• Online Upgrades
      • On importance of Flexibility
    • DB Server
      • DB API and DB FSM(s)
      • Meanwhile, at the King’s Castle…
      • Single-Connection Approach
      • Multiple-Connections Approach
    • Failure Modes and Effects
      • Communication Failures
      • Server Failures
        • Containment of Game World Server failures
      • Server Fault Tolerance: King is Dead, Long Live the King!
        • Fault-Tolerant Servers: Damn Expensive
        • Fault-Tolerant VMs
          • Virtual Lockstep: Not Available Anymore?
          • Checkpoint-Based Fault Tolerance: Latencies
          • Complete Recovery from Game World Server failures: DIY Fault Tolerance in QnFSM world
    • Classical Game Deployment Architecture: Summary
  • Enter Front-End Servers
    • Front-End Servers: Benefits
    • Front-End Servers: Latencies and Inter-Player Latency Differences
    • Client-Side Random Balancing and Law of Big Numbers
      • DNS Round-Robin
      • Client-Side Random Balancing
      • Client-Side Random Balancing: a Law of Large Numbers, and comparison with DNS Round-Robin
      • Server-Side Load Balancers
      • Balancing Summary
    • Front-End Servers as a CDN
    • Front-End Servers + Game Servers as a kinda-CDN
    • On Affinity
    • Front-End Servers: Implementation
      • Front-End Servers: QnFSM Implementation
        • Routing&Data FSMs
        • Routing&Data Factory Thread
        • Routing&Data FSMs in Game Servers and Clients
    • Front-End Servers Summary
  • Operating Systems
    • New Generation Chooses Cross-Platform! Well, at least it SHOULD…
    • Hare with omg face:The Eternal Windows-vs-Linux DebateEternal Windows-vs-Linux Debate
      • Open-Source
      • Stability/Reliability
      • Security
      • Technical Differences (kernel scheduler, network stack, etc)
      • Is it Enough to Decide?
      • Free as in “Free Beer”
        • TCO wars
        • On ISPs and Windows-vs-Linux Cost
      • Time To Market: Familiarity to your Developers
      • It is All about Money :-(
      • Mixed Bags
      • Linux-vs-Windows: Time to Decide
    • Things to Keep in Mind: Windows
    • Things to Keep in Mind: Linux
    • Things to Keep in Mind: All Platforms
  • Asynchronous Processing for Finite State Machines/Actors: from plain event processing to Futures (with OO and Lambda Call Pyramids in between)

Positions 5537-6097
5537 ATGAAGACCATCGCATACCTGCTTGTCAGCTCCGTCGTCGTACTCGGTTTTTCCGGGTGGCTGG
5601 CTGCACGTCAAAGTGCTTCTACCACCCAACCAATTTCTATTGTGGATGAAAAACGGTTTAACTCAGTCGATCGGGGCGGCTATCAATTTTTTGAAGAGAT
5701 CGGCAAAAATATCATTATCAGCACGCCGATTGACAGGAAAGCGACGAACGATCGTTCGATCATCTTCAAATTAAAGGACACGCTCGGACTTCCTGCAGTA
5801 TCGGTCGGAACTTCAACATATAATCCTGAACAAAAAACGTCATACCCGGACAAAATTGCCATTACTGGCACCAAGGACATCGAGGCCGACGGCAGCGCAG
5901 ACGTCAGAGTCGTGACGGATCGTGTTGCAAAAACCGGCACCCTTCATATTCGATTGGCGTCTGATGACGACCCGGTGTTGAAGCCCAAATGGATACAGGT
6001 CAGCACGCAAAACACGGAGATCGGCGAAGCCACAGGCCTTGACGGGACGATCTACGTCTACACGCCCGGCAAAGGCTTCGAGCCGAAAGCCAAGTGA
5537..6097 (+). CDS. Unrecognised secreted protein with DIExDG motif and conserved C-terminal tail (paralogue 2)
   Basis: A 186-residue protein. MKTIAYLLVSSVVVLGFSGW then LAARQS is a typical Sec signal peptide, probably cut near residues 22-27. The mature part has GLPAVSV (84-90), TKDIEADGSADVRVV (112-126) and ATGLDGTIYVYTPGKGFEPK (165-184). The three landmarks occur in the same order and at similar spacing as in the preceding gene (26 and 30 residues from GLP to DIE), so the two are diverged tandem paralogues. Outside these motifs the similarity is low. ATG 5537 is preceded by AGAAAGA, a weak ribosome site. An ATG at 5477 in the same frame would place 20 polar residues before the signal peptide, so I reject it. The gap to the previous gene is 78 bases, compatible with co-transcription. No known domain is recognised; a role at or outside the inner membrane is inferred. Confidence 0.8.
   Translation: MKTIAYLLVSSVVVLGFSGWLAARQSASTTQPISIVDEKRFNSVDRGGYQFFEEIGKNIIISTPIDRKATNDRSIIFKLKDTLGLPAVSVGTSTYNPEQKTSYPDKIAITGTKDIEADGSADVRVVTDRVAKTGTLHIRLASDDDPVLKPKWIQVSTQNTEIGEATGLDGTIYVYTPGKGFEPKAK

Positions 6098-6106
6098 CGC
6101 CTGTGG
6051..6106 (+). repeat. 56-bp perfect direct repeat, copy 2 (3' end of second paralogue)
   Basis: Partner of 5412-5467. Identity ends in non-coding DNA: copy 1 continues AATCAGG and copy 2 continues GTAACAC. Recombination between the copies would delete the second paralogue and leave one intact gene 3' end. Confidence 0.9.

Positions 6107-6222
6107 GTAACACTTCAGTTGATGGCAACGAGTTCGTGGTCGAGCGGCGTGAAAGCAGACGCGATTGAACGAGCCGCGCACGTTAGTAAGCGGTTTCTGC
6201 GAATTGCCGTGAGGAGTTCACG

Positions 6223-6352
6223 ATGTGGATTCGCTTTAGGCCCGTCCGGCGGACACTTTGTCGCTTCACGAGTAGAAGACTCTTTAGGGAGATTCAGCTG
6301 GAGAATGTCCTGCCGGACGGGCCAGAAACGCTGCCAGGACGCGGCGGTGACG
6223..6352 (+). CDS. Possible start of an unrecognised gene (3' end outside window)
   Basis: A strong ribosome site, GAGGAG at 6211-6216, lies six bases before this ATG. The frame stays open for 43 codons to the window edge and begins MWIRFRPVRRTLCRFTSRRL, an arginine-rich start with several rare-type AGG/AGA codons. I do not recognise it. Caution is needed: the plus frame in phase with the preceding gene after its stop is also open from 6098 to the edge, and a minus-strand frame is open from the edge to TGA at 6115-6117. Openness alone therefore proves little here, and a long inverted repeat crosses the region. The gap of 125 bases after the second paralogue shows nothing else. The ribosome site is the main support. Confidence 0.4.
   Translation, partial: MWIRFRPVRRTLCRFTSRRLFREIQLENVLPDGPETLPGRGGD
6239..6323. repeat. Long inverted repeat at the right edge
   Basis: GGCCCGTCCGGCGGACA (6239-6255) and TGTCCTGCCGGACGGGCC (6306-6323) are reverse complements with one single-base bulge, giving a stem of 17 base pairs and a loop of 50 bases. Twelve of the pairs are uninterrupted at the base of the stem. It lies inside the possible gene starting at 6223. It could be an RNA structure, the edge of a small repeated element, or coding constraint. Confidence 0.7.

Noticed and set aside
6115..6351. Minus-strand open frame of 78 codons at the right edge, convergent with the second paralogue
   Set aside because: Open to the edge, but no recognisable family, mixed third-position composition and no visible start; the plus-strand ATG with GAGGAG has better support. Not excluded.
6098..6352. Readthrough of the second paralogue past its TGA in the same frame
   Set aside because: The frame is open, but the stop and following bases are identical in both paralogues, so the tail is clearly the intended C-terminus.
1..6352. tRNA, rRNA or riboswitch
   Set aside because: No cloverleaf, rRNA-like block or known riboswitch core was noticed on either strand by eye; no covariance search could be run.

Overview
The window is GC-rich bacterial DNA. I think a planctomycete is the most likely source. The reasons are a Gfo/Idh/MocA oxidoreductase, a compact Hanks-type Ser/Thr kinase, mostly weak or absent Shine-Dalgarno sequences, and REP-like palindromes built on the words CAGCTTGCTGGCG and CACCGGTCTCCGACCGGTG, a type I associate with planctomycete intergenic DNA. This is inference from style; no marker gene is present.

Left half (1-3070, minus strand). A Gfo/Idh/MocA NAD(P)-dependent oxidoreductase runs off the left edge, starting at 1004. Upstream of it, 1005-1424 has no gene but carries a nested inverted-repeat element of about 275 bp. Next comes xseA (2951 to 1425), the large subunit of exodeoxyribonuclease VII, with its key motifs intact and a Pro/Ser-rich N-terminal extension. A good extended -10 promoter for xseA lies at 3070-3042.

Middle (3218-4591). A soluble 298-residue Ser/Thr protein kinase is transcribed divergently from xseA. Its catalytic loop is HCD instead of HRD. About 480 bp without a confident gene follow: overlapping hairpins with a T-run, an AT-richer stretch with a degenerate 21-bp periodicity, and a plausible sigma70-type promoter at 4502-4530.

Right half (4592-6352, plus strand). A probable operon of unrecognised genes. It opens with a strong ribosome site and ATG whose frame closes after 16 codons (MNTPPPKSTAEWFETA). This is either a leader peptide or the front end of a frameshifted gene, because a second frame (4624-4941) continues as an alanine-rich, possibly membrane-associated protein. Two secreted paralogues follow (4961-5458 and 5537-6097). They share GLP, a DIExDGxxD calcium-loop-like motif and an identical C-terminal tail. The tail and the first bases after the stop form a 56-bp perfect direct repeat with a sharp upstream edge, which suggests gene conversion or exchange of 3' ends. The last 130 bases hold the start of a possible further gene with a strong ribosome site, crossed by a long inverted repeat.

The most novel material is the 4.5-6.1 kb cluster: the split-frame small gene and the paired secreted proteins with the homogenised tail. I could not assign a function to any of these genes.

• Take 1. Naïve Approach: Plain Events (will work, but is Plain Ugly)
    • Take 2. OO-Style: Less Error-Prone, but Still Unreadable
    • Take 3. Lambda Continuations to the rescue! Callback Pyramid
      • On Continuations
      • Exceptions
      • Limitations
    • Take 4. Futures
      • Similarities and Differences
        • All the different takes are similar
        • Differences from std::future etc.
        • Similarities to Node.js
    • On serializable lambdas in C++
    • TL;DR for Asynchronous Communications in FSMs
  • FSMs and Exceptions
    • Validate-Calculate-Modify Pattern
    • Enforcing const-ness for Validate-Calculate-Modify (C++-specific)
    • Exceptions before Modification Stage are Safe, including CPU exceptions
    • Exception-based Determinism
    • FSM Exception Summary
  • Programming Languages
    • Going Cross-Platform
    • Cross-Platform C++
    • Cross-Platform Languages
      • Pros (compared to C++)
      • Cons (compared to C++)
      • Personal Preferences and FSMs
    • Scripting Languages
    • On Languages as Such
    • Which Language is the Best? Or On Horses for Courses
    • Supporting ANY language/compiler/JIT: Is It Worth the Trouble?
    • Supporting Different Environments
      • Line-to-Line Translations: “1.5 code bases”
      • Line-to-Line Translations: Are They Practical?
      • Inter-Language Equivalence Testing: FSM Replay Benefits
    • On Code Generators and YACC/Lex (or Bison/Flex)

Chapter VII. Modular Architecture: Protocols

  • Data Flow
    • Data Flow Diagram, Take 1
    • Input Lag: the Worst Nightmare of an MMO developer
      • Input Lag: User Expectations
      • Input Lag: How Much We Have Left for MMO
      • Input Lag: Taking a Bit Back
      • RTT
      • Back to Input Lag
    • Data Flow Diagram, Take 2: Fast-Paced Games Specifics
      • Internet is Packet-Based, and Packets can be Lost
      • Cutting Overhead
      • Accounting for Losses and Jitter
      • Take 2 Diagram
    • Data Flow Diagram, Take 3: Client-Side Prediction and Interpolation
      • Client-Side Interpolation